Effectiveness of Exercise and Local Steroid Injections for the Thoracolumbar Junction Syndrome (The Maigne’s Syndrome) Treatment
Kerem Alptekin*, Nurettin Irem Örnek, Tuğba Aydın, Mirsad Alkan, Mehmet Toprak, Leyla A. Balcı, Jülide Öncü Alptekin
Bahcesehir University, Health Sciences Faculty Department of Physiotherapy and Rehabilitation, Sahrayı Cedid Mahalesi Batman Sokak, Yenisahra/Kadıköy Istanbul, Turkey
Patients diagnosed as thoracolumbar junction syndrome were divided into 3 treatment groups and the results of each modality were compared.
Materials and Method:
30 Patients were included in the study with the definitive diagnosis of Maigne’s Syndrome. The first group received exercise therapy, the second group was treated with local steroid injections and the third group was the combination therapy group of both injection and exercise.
30 Patients were divided into 3 groups. Each group had 10 patients. The average age of the groups was detected to be 23.43 ± 3.75. A flattening was detected in 4 patients of the first group (40%), 6 patients of the second group (60%) and 4 patients of the third group (40%) during the lumbar lordosis. While the average difference of the VAS values was (2.80) as the lowest for the injection group before and after treatment at rest, the highest value (3.30) was observed in the combined treatment group. The results shown on the Oswestry scale of the first month difference (16.10), and the third month difference (22.40) were statistically better than the other groups in the combined treatment group.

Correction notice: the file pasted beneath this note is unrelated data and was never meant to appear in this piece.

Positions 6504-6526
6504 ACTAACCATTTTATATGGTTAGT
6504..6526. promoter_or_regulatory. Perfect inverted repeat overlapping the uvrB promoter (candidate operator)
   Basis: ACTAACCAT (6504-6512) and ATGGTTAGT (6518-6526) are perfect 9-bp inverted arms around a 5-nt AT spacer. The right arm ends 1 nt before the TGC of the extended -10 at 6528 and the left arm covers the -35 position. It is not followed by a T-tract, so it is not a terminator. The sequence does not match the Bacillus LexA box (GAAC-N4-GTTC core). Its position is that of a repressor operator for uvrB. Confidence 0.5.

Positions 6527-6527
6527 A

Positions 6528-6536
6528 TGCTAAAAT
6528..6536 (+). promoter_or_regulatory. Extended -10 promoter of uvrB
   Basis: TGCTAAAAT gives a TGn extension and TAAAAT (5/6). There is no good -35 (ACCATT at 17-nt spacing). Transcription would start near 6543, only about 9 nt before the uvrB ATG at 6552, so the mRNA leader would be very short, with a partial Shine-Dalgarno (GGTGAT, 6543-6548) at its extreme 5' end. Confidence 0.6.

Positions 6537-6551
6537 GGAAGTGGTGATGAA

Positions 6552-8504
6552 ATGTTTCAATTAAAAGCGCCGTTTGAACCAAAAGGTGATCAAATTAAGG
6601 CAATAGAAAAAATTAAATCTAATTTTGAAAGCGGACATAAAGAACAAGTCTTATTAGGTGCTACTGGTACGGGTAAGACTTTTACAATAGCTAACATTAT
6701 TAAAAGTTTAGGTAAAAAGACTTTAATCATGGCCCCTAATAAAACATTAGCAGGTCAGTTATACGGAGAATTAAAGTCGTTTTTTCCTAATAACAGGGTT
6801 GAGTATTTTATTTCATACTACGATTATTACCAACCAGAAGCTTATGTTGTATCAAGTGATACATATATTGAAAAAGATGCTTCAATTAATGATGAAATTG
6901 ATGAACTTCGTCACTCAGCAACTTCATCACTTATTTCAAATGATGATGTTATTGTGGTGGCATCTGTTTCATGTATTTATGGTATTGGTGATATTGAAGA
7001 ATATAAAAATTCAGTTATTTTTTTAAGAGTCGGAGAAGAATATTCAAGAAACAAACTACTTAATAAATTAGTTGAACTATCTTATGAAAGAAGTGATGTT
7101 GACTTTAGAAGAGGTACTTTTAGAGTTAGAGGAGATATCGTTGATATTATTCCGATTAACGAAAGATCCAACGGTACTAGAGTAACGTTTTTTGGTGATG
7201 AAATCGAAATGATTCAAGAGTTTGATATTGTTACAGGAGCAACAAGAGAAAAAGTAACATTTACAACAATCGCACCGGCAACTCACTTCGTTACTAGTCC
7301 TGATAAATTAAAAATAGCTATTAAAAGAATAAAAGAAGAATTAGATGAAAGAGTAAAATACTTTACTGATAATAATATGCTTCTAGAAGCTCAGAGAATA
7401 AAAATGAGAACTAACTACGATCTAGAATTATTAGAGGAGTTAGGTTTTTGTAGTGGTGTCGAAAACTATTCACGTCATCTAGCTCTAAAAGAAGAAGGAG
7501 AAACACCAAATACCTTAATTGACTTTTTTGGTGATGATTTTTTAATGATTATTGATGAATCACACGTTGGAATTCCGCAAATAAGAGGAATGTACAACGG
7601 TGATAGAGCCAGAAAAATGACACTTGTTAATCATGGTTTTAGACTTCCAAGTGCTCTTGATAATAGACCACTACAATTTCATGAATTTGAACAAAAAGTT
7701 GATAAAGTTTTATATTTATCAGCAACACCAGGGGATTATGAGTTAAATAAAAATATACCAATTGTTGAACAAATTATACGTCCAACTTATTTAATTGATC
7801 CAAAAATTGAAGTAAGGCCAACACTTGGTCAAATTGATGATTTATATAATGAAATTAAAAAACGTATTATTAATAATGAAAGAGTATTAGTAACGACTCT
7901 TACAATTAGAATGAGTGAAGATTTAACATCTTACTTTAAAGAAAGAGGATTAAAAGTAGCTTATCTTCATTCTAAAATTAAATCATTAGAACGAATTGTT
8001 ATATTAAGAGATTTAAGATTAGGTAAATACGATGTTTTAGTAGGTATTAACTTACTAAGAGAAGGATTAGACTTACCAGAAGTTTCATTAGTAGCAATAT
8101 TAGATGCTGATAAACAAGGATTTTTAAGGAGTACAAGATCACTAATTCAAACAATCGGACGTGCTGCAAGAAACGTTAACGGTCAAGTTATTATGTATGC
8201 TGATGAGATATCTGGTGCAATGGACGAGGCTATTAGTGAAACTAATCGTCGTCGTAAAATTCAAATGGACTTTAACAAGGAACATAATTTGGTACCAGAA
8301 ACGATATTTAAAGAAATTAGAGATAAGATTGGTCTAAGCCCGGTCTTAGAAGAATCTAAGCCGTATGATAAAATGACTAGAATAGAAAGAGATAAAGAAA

As a result of this study, while in all three treatment groups in the Oswestry scale, VAS scores at rest or at movement during the regular controls before and after the treatment showed statistically significant difference; the best results were obtained in the group administered to the combined injection and exercise therapy.
Keywords: Maigne’s Syndrome, Corticosteroid injection, Exercise therapy, Back pain, Local anesthetic injection, Differential diagnosis.
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#All authors have contributed to that study. * Address correspondence to this author at the Bahcesehir University Health Sciences Faculty, Department of Physiotherapy and Rehabilitation, Sahrayı Cedid Mahalesi Batman Sokak No: 66-68 Yenisahra, Kadıköy, Istanbul, Turkey; Tel: 90 506 239 24 26; E-mail: firstname.lastname@example.org